Award-winning author, international speaker, and former radio show personality.
Many of us have become so good at rationalizing our behavior, justifying our views, or living in a fog that we aren’t even aware that we are not following a basic moral code. We get stuck in a rut with antiquated belief structures. Then as time passes and the farther we stray from these values, the harder it is to come back into focus. Instead of figuring out the presenting issues, for many people, it is just easier to explain and justify their actions with a reserve of excuses that could paper the sky. But what many of us fail to realize or remember is that the way we move and interact within the world says a lot about who we are as people.
This concept is about more than being the token good person or holding some higher ethical standard. It is about being the living proof of what we want to see changed in the world. It is about living your life with a contentment and ease that far surpasses any mundane notion or definition of happiness. It is about a quality of existence. Anything can change—we can change, the world can change—but it all starts within. So all of this begs the questions “What are you saying to the world and to yourself? And where do you want to go? How do you want to get there? And do you believe that you deserve the best that life has to offer?”
I have spent most of my life trying to figure out the answers to these questions. Then just when I thought I had it all figured out, the universe will clearly test the foundation of my value structure. Needless-to-say, I have had my fair share of do-overs. But what I really seem to struggle with was consistently believing that I didn’t deserve the very best that life has to offer me. I have done enough self-reflection to know that the root of many of my problems stemmed from my parents rejecting me. When my own parents abandoned me, it seemed impossible to believe that anyone else could really love and accept me. If my parents could not see my value or love me, then how would anyone else? I believed that if I could get my parents to love me, then it stood to reason that I really only deserved the leftovers crumbs from life.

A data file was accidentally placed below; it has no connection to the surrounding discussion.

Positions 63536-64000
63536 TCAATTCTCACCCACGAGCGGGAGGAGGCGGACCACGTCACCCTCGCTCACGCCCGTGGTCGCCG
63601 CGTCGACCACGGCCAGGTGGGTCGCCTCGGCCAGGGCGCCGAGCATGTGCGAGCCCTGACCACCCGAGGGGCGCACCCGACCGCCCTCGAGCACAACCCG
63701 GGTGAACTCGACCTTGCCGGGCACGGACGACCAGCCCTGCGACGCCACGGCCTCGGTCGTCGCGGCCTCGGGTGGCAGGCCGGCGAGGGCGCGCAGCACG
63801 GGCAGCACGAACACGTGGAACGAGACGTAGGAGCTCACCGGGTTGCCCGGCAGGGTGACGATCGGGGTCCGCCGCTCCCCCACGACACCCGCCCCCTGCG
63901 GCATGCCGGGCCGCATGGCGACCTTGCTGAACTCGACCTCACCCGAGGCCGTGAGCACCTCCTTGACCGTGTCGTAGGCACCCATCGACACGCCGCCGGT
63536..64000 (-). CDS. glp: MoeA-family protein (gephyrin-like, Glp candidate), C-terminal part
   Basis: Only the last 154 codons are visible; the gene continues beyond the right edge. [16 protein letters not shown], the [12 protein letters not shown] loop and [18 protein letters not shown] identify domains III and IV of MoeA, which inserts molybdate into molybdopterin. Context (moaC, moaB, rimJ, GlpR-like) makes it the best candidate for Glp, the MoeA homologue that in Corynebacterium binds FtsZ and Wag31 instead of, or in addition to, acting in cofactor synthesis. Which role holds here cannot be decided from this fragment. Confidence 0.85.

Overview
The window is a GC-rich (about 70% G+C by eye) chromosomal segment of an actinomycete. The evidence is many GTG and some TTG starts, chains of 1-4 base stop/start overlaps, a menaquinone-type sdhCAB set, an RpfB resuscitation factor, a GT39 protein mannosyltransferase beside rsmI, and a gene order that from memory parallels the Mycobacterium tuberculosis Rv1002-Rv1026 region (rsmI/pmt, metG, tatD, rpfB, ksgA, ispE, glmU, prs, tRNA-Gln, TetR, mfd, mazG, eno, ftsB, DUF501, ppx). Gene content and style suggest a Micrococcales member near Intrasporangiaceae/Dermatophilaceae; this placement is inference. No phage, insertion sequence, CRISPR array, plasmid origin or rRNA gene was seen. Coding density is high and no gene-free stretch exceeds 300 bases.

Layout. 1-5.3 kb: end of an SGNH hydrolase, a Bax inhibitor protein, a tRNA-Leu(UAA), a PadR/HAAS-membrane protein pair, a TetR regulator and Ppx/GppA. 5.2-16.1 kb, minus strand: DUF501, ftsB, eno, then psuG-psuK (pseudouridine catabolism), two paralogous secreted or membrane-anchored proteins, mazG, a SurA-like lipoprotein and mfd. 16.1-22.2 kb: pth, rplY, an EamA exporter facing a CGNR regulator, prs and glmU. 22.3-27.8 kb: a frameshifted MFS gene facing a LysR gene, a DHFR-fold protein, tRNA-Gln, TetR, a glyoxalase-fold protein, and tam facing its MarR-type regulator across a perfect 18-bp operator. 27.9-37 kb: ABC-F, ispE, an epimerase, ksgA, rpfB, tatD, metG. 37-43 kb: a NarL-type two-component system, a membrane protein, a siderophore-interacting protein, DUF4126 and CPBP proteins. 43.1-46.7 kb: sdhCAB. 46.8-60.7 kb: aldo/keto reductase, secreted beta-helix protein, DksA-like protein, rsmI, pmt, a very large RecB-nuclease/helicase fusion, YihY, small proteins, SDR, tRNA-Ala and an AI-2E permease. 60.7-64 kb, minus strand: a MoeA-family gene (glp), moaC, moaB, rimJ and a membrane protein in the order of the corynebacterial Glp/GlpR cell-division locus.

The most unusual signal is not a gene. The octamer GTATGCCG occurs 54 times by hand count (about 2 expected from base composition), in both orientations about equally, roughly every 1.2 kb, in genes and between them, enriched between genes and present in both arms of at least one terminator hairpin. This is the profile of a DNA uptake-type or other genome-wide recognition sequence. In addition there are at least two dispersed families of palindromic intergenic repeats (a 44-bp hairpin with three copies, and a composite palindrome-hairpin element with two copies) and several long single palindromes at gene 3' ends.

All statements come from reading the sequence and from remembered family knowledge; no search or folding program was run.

Because of these limiting beliefs, my reality became a litany of rejection after rejection. My internal tape was set only to play, “You’re not good enough, smart enough, pretty enough, rich enough, or thin enough” over and over throughout my life. From there, every denial, bad job, breakup, etc., further magnified what I already believed to be true. I ended up stuck in a loop that only continued to exacerbate the idea that I didn’t deserve the best and gave more fuel to my excuses for failure. I lived by the premise that the only way to be loved was to give everything I had to someone else, even if that meant martyrdom. It meant finding people who were even more broken than I was and fixing them because I could not repair myself. When those things didn’t work, I simply sabotaged my relationships so that the end would come quickly, and my broken self could be right about the “awful, cruel world where no one could love me” as the expense of any possibility of happiness. Point-blank, I was unhappy because I was making myself unhappy. I had bought into the hype and the outdated concepts and labels that people had given me (or I gave myself).
The truth is that there wasn’t (and isn’t) anything wrong with me and more than there is anything wrong with anybody. We simply needed to love ourselves and know to the core of our being that we are worthy. We needed to open our hearts to new thoughts and really believe that we are all lovable. We are divine. We are enough! What we needed to understand was that the right people will love us without the extra effort or convincing because they will automatically see and appreciate all that is good. But the only way to clear the slate and step into our truth is to live in the essence of all that is divine and the love that is within each of us. Outdated beliefs are like bad fashion—there are some things you just shouldn’t wear because they just don’t make you look good! Work on yourself first, take responsibility for your own progress. A Bad Attitude is Like a Flat Tire. You Can’t Go Anywhere Until You Change It. (Author Unknown)